Monday, 17 August 2015

Literary Accounts Of War

My preferred reading is not war fiction but imaginative fiction, ancient myths or modern sf. However, imaginative fictioneers also describe wars. European literature starts with Homer. A long passage in the Iliad describes the fighting back and forth in front of Troy. CS Lewis wrote of his World War I experience:

"One imaginative moment seems now to matter more than the realities that followed. It was the first bullet I heard - so far from me that it 'whined' like a journalist's or a peacetime poet's bullet. At that moment there was something not exactly like fear, much less like indifference: a little quavering signal that said, 'This is War. This is what Homer wrote about.'"
-CS Lewis, Surprised By Joy (London, 1964), pp. 157-158)

And in the Hindu epic, the Mahabharata, Krishna teaches Arjuna in a chariot between two armies before the slaughter begins.

In Poul Anderson's The People Of The Wind and Ensign Flandry, I thoroughly enjoyed the accounts of battles in space. Now that I am reading Marching Through Georgia by SM Stirling, it is enjoyable to read about Draka forces attacking Germans though not about the Draka napalming noncombatants and shooting prisoners. However, we are not being asked to approve of the latter. We are simply learning what the Draka are like.

We, or at least I, also hope that such large scale slaughter and destruction can be prevented from recurring in future.

6 comments:

  1. Kaor, Paul!

    I can understand why you and others might not care for military SF. If done well and honestly, such books will give us unflinching images of the horror of war. But, I think military SF is a big enough part of science fiction that some attention should be paid to it. Besides S.M. Stirling's contributions to the subgenre, I recommend Jerry Pournelle's Falkenberg's Legion stories.

    Besides THE PEOPLE OF THE WIND and ENSIGN FLANDRY, we see a space battle in A KNIGHT OF GHOSTS AND SHADOWS fought by the Dennitzans and the Merseians. But ENSIGN FLANDRY gives us by far the most detailed account of what war in space might be like someday.

    Like you, I too hope such large scale slaughter and destruction can be avoided in the future. But, I am NOT optimistic!

    Sean

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  2. Sean,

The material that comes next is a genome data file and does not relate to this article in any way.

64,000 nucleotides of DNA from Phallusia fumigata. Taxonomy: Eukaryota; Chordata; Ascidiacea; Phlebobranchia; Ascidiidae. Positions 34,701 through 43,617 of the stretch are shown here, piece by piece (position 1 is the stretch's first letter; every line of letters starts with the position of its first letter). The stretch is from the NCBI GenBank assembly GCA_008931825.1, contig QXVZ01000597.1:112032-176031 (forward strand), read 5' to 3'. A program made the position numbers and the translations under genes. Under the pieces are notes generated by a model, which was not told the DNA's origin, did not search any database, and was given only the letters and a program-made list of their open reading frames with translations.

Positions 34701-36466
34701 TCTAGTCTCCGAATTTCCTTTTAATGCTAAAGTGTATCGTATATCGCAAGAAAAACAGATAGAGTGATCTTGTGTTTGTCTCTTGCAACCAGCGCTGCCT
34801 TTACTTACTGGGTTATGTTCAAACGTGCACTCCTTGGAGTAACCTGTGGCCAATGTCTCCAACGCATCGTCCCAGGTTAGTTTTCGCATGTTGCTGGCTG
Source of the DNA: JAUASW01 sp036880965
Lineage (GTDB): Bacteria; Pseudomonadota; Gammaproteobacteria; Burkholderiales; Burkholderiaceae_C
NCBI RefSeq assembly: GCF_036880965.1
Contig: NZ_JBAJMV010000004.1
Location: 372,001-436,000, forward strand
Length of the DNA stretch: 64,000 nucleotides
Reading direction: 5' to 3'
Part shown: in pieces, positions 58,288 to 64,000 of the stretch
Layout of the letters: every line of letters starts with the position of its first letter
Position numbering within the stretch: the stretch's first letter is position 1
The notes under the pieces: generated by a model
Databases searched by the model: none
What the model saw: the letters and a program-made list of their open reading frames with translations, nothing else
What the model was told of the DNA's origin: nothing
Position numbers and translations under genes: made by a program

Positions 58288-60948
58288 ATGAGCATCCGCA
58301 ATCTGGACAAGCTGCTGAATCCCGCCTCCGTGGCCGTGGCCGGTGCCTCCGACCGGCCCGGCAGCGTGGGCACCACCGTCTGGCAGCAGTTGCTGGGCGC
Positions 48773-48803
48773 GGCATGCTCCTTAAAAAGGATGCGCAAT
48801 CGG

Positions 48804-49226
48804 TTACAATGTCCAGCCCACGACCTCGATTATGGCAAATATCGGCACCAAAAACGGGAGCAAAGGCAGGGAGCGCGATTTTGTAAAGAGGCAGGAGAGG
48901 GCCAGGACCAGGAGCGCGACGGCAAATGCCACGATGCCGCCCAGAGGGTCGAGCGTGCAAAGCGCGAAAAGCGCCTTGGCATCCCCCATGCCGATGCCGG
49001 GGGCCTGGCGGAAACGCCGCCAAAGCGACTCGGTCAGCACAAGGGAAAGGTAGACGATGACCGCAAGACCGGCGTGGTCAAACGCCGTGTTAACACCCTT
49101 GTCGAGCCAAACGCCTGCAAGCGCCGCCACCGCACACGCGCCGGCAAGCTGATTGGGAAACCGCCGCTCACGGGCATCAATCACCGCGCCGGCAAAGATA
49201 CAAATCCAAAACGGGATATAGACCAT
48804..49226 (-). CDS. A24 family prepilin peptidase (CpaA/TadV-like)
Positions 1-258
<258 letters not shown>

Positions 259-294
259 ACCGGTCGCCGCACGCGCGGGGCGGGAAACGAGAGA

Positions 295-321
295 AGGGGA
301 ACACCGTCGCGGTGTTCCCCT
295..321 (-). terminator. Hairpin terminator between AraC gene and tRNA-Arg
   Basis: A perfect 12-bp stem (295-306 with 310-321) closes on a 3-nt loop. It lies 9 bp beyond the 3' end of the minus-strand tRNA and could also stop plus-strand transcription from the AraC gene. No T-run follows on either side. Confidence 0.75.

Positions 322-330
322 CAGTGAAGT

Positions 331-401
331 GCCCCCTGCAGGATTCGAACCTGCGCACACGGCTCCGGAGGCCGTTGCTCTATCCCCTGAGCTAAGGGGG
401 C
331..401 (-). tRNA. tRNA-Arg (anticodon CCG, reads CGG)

I did read one book in which Falkenberg ordered his men to fire into an unarmed crowd - and they obeyed.
    Paul.

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  3. If that scene is the one I'm thinking of, it was inspired by the historical Nika riots of the Eastern Roman a.k.a. Byzantine Empire, and specifically their suppression by Belisarius and Narses, with approximately 30,000 rioters killed.

    David Drake has written a HAMMER'S SLAMMERS book, *Counting the Cost*, which likewise replays Nika on another planet. Also, the main character of THE GENERAL, which Stirling wrote to Drake's outline, is based on Belisarius on still another colony planet, and has a Nika-equivalent with the same body-count in his back-story.

    It seems a prime topic for exploration of the use of force. The character in the Belisarius role in *CtC* was as disgusted afterward by what he'd had to order as Falkenberg was.

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  4. David,
    I didn't know the history! Was Falkenberg sickened afterwards? In conversation at a World Con, Dr Pournelle seemed to defend Falkenberg's action - but the conversation was very brief and interrupted by another fan arguing something else so I am sure there is more to be said!
    Paul.

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  5. "...We won't thank you for it, but -- you've saved a whole world, John."

    Falkenberg looked at him grimly, then pointed to the bodies below. "Damn you, don't say that!" he shouted. His voice was almost shrill. "I haven't saved anything. All a soldier can do is buy time. I haven't saved [your planet]. You have to do that. God help you if you don't."

    Yes, Dr. Pournelle evidently thought it was necessary, and Falkenberg certainly thought it was necessary, in order to prevent a collapse of government and civilization on that world, but it's still presented as a horrific thing that sickened
    Falkenberg. "People will ... want to think somebody was punished for -- for this."

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    Replies
    1. Greetings, Paul and David!

      What with the accidents of time zones and my night time working hours, Dave beat me to replying! (Smiles)

      I fully agree with the examples Dave selected, both from the historical Nika riots which nearly toppled Justinian I in 532 and the examples from Dr. Pournelle and Dave Drake's own works. Sometimes force is necessary, but it should not be rejoiced in. I would only add that Col. Falkenberg first offered the rioters and the leaders masterminding them a chance to surrender before opening fire, a chance which was rejected.

      Sean

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